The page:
My understanding is that most spells have verbal ("levio-sAH") and somatic components ("swish-and-flick") but that all elements of the spell's casting sort of add power to the same pot. So some very basic, simple spells can be performed without one or the other of those because the caster has the rest of the spell so dialed in.
It seems like the words and actions aid in successfully casting spells, but skilled wizards can make it happen without the full recommended set of actions. On Pottermore, Rowlings writes about Native American and African wizards being more skilled in completely wandless magic (the wand being a European invention), so presumably they have just learned to rely more heavily on words, or on the mental process, etc.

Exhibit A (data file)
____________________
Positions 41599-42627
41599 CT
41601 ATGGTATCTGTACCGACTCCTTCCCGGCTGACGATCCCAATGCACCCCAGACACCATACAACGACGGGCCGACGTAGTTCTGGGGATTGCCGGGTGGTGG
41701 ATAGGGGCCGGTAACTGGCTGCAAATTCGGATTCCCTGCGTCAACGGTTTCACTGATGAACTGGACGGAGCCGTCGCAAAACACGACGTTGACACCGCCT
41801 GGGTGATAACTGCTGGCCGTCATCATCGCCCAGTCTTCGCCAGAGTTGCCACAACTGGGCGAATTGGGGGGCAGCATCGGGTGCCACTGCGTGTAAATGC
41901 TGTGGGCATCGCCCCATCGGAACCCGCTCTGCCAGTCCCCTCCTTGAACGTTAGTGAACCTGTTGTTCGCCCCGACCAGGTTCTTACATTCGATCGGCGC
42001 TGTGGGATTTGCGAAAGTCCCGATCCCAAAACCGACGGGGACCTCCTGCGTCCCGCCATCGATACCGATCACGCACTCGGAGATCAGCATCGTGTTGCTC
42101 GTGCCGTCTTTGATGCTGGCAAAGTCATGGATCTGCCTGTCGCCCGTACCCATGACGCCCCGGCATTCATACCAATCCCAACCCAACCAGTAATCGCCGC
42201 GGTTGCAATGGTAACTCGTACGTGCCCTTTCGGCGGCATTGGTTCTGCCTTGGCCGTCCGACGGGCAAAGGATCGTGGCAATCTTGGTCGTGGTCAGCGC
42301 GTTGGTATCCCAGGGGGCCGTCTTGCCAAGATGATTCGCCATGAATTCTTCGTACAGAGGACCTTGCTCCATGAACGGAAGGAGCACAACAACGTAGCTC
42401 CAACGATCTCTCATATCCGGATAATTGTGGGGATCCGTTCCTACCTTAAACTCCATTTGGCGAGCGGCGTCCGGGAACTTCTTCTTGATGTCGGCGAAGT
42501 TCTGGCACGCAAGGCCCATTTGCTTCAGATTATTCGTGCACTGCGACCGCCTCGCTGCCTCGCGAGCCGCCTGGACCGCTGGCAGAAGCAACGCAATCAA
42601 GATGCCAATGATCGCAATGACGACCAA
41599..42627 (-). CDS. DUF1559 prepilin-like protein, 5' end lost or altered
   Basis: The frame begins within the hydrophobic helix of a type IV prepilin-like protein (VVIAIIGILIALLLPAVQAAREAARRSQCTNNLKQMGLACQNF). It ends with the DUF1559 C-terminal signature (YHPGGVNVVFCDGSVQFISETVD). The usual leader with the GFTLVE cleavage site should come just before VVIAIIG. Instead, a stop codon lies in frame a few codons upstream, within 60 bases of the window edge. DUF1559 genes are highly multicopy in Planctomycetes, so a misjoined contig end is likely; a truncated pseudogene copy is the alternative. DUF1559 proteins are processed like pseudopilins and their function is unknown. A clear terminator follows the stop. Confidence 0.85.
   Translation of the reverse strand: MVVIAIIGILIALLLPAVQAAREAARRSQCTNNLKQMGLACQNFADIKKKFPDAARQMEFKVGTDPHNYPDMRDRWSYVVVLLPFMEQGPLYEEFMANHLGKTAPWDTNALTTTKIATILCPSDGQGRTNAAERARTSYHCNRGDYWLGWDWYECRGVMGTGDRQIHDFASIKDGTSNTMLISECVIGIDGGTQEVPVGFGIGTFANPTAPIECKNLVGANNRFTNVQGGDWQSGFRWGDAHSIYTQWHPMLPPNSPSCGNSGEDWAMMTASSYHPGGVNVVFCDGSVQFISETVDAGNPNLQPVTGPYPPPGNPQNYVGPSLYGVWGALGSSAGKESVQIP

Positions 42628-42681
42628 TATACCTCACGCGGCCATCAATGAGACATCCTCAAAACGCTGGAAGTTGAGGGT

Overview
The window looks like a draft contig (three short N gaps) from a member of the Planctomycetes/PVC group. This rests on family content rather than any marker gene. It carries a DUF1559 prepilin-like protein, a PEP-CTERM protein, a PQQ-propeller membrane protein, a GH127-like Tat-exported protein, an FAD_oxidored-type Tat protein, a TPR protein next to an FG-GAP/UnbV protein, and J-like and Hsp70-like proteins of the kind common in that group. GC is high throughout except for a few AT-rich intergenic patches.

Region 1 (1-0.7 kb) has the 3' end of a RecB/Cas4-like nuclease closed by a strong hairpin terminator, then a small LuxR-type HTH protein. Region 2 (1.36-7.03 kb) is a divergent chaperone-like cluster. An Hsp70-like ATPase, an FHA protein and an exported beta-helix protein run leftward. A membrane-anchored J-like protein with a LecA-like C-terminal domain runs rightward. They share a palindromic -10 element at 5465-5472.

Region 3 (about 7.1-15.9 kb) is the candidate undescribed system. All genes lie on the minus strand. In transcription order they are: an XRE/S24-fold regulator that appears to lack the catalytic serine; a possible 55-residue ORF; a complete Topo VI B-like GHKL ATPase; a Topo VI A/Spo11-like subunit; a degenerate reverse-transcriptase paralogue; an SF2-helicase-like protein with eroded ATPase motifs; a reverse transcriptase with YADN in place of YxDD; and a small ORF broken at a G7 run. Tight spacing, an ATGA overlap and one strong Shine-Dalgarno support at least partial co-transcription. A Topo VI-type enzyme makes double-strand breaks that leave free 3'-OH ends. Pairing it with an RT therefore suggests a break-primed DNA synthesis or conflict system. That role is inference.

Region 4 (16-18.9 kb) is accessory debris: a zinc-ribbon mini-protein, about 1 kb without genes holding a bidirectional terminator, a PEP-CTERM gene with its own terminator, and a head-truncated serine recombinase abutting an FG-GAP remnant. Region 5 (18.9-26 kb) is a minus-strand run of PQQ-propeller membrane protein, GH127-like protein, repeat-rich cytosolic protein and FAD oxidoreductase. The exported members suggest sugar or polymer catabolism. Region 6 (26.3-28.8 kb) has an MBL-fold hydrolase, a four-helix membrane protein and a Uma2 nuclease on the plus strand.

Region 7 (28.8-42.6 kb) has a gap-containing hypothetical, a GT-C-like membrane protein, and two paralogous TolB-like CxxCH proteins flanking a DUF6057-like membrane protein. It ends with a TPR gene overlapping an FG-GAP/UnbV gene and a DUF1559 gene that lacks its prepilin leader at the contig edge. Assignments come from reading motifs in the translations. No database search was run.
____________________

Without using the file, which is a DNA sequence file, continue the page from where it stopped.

The most glaring difference between magic practised by Native
Americans and the wizards of Europe was the absence of a wand.
The magic wand originated in Europe. Wands channel magic so as to make
its effects both more precise and more powerful, although it is
generally held to be a mark of the very greatest witches and wizards
that they have also been able to produce wandless magic of a very high
quality. As the Native American Animagi and potion-makers
demonstrated, wandless magic can attain great complexity, but Charms
and Transfiguration are very difficult without one.
and on African wizards:
The wand is a European invention, and while African witches and
wizards have adopted it as a useful tool in the last century, many
spells are cast simply by pointing the finger or through hand
Of course, these are specifically about wand use, rather than verbal vs somatic components specifically, but I think we can probably extrapolate and say that the wand would be a pretty important part of the somatic component for a wizard trained in its use. Presumably a similar thing may follow with the spoken word: maybe they just think it instead and that's enough.